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Back when I first joined band in middle school, my band teacher gave us a small sheet to check off the instrument we’d like to learn how to play. This was incredibly daunting, as I could only guess what some of the instruments even looked like!

The most helpful thing he did for us was giving us a brief description of, not only what each one sounded like, but the process of learning it. I still remember that first day of class, and I use this approach often.  My hope is that this article serves as a useful guide as you and your student decide on the best instrument choice for them based on how it will feel to start on each one. I would also strongly recommend that your student supplement their time in band with band and orchestra music lessons, provided by one of many amazing instructors at Lessons In Your Home!

Woodwind Instruments

The Flute

The flute tends to be one of the more challenging instruments at the beginning, and is one of the woodwind instruments. The process of making sound on the flute is a little tricky. It’s certainly not impossible for students, but it tends to be more taxing than some of the other choices, especially in terms of demands on one’s lungs.

However once a student gets comfortable making sounds on the flute and their lungs become stronger, it tends to get easier from there. Fun fact, the only instrument that beats the flute’s air requirements is the tuba! Lower notes tend to be slightly more challenging, but the rest of the instrument is pretty easily accessible once the approach to blowing into the flute is setup properly. 

The Clarinet

Another woodwind instrument, this one tends to be the opposite of the flute in terms of learning curve.  Unlike the flute, clarinets have a reed that creates the vibrations that make sound. There are plenty of reeds that are very beginner friendly, as a softer reed is easier to play. As a result, the clarinet has less of an air requirement and it’s easier to create the first sounds.

Over time, the clarinet has other challenges that start to sink into one’s playing, such as the challenge of higher notes being significantly greater than that of lower notes. This makes the clarinet easier to learn at first, but becomes more difficult over time.

The Saxophone

Most band teachers require students learn clarinet before saxophone, but once you learn the clarinet the saxophone is very easy in comparison. The only thing that makes saxophone more difficult at first is the fact that it’s larger.

Saxophones tend to be less finicky in terms of creating sound. Compared to the clarinet, lower notes are significantly more challenging, but higher notes are a little easier. Otherwise, the saxophone tends to have less resistance than the clarinet.

Brass Instruments:

The Trumpet

One of the advantages of brass instruments over woodwind instruments in general is the fact that there are fewer keys to press. The trumpet is an extremely popular choice among students, because it can project loudly, it often gets the important melodies in band, and only has 3 keys.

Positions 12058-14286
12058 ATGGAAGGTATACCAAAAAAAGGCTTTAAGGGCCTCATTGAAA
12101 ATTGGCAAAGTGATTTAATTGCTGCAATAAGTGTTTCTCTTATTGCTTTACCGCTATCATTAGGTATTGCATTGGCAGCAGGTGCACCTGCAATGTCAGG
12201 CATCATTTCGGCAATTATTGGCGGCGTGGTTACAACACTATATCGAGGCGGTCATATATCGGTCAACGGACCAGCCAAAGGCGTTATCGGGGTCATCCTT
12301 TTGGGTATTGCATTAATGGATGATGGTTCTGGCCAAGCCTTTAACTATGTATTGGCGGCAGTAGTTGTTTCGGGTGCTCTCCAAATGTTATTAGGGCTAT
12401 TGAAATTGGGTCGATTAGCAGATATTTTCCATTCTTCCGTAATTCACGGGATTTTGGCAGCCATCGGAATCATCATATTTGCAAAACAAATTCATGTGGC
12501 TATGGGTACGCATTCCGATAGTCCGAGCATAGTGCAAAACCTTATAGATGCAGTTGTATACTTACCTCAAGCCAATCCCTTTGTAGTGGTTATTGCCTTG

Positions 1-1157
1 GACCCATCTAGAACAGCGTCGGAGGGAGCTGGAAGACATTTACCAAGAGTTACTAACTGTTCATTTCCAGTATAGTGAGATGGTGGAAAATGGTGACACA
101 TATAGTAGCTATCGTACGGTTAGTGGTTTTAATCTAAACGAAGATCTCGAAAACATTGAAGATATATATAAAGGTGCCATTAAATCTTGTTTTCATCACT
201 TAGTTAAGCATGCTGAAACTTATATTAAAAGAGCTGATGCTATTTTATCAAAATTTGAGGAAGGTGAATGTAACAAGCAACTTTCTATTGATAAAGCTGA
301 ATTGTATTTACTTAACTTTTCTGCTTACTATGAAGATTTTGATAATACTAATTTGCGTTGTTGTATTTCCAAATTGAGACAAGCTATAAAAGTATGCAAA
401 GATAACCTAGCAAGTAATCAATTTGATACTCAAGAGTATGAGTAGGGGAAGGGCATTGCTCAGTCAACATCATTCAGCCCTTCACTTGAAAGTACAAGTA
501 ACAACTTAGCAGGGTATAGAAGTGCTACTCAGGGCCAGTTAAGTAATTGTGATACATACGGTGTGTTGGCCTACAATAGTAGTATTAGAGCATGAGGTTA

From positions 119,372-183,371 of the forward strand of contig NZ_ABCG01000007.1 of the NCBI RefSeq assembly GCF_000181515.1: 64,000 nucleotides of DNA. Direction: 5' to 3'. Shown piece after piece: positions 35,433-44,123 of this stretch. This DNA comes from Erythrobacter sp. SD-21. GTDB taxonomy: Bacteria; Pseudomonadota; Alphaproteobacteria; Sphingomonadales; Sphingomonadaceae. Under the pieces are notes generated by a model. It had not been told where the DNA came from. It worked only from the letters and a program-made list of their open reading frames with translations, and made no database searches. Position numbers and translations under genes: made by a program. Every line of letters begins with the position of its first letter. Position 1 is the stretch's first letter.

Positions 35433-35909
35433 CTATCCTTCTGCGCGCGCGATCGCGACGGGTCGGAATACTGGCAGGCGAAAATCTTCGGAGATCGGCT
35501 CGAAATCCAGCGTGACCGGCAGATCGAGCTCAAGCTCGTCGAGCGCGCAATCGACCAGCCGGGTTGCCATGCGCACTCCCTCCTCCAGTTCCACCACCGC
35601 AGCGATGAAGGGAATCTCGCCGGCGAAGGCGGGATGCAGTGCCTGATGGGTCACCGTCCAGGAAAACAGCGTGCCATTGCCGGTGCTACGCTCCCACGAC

Usually the only disadvantage to choosing trumpet is that it’s the most popular choice, for these reasons. The instrument tends to have a very good learning curve. It’s relatively straightforward to start, and gets more challenging at a balanced rate over time.

The French Horn

As with clarinet and saxophone, most band teachers have students learn trumpet before switching to French Horn. Fun fact: the horn is not actually French. More technically, it is called the Horn in F. The F, over time, was constantly mistaken for “French,” so we kept it as an alternate nickname.

The Horn is one of the hardest brass instruments to be great at. It’s pretty similar to trumpet in approach, but the instrument tends to be one of the hardest over time. This is perfect for students who love a challenge! Plus, the Horn has some of the greatest lines in music ever written.

The Trombone

The trombone needs as much air as a flute does. Between that and the size, those are two more difficult aspects of trombone. This is the only wind instrument without keys, as it has a slide instead. It tends to be more challenging to learn slide positioning than fingerings on keys, but the instrument itself is quite easy to create loud, powerful sounds on. Also making sliding sounds is just really fun sometimes…

The Tuba

This instrument requires the most air, and it is the heaviest. It also plays the lowest. This instrument is great for students who wish to have or currently possess strong lung capacity and ones that can handle playing a heavy instrument. Tubas are the bass part in the band, they hold down the harmony like a foundation holds up a house.  


It’s easy to hit things with sticks. But doing it well? That takes time. This is perfect for students who like variety, as they’ll learn mallet instruments, drums, and other auxiliary instruments. Percussion instruments tend to be the loudest generally, and these are the only instruments that don’t require lung strength beyond normal breathing.

No matter which instrument you choose, Lessons In Your Home has instructors for band and orchestra students. Contact us today to grow deeper in your musical journey!